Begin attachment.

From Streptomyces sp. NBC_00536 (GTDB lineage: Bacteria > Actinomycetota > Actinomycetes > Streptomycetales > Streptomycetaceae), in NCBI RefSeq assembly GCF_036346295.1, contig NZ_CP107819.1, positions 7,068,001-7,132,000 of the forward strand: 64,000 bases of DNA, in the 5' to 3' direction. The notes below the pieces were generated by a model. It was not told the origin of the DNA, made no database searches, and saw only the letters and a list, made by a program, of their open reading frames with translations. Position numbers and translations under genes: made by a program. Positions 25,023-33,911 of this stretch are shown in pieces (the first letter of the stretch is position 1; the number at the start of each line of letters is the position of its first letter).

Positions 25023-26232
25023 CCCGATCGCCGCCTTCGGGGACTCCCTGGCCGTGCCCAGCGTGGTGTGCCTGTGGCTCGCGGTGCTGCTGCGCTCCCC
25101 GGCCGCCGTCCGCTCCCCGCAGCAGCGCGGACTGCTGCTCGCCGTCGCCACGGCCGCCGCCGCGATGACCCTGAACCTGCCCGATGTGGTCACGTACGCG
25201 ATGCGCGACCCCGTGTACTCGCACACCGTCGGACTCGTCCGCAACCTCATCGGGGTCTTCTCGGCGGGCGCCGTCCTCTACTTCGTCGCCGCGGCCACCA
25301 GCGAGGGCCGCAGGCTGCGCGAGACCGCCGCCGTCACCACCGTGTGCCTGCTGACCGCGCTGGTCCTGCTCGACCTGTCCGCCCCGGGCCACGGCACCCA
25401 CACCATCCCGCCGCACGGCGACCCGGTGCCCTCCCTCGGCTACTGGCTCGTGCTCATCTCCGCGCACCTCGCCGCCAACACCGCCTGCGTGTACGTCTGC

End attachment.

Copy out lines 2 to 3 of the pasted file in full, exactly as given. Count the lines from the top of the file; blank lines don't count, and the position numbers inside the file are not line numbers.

Positions 25023-26232
25023 CCCGATCGCCGCCTTCGGGGACTCCCTGGCCGTGCCCAGCGTGGTGTGCCTGTGGCTCGCGGTGCTGCTGCGCTCCCC